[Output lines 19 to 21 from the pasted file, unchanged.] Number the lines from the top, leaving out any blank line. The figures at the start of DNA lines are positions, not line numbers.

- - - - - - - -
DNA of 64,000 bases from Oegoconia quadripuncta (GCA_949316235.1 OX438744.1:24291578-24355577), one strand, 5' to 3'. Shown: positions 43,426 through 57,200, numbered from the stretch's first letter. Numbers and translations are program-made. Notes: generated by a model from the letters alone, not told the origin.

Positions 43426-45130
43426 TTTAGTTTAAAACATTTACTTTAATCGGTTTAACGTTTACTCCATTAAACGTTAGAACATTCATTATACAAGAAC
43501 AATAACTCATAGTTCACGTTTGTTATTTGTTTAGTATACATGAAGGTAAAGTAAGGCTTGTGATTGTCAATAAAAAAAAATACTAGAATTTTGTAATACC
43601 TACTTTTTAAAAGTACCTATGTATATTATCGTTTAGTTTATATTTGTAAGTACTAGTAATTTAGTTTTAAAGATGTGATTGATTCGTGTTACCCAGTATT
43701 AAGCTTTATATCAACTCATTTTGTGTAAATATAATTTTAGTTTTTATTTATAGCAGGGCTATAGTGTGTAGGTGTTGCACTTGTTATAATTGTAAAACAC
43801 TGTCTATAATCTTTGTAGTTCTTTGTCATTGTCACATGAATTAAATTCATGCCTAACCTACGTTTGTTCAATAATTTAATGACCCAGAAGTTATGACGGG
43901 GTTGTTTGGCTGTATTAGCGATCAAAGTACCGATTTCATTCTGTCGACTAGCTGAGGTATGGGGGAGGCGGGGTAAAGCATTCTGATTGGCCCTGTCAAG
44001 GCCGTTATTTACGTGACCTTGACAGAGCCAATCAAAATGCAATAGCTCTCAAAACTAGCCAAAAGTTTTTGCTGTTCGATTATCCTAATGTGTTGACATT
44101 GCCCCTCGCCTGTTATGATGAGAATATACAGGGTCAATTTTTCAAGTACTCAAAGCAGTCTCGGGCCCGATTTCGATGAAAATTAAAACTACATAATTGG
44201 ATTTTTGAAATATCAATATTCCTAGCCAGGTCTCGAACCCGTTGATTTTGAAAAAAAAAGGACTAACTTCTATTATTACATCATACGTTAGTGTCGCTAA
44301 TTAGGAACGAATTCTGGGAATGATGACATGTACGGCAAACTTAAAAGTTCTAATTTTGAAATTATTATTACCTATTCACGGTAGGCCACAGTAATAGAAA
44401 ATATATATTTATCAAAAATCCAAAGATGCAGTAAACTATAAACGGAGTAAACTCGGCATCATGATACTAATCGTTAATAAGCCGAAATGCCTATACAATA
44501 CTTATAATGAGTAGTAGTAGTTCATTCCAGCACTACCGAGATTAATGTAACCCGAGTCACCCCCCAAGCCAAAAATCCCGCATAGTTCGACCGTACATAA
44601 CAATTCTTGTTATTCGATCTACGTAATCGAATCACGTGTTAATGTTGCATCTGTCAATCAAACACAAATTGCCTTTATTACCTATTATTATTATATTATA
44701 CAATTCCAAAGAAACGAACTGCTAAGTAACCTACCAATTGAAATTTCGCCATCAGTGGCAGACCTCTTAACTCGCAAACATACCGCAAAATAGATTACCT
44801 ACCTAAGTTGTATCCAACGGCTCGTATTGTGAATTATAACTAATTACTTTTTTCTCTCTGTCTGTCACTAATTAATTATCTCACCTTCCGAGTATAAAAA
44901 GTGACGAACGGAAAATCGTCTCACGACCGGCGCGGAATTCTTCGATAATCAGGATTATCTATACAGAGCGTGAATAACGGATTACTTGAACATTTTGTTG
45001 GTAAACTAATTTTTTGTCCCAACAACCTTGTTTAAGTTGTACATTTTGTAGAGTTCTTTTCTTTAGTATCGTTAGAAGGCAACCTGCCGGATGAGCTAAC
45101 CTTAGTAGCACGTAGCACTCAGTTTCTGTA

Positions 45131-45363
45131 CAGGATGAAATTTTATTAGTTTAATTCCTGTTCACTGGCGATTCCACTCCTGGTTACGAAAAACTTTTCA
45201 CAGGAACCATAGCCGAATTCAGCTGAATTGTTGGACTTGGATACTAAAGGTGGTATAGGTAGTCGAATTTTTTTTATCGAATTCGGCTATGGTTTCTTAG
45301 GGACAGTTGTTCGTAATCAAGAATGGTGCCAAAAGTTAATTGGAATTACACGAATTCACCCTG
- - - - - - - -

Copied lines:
45001 GTAAACTAATTTTTTGTCCCAACAACCTTGTTTAAGTTGTACATTTTGTAGAGTTCTTTTCTTTAGTATCGTTAGAAGGCAACCTGCCGGATGAGCTAAC
45101 CTTAGTAGCACGTAGCACTCAGTTTCTGTA

Positions 45131-45363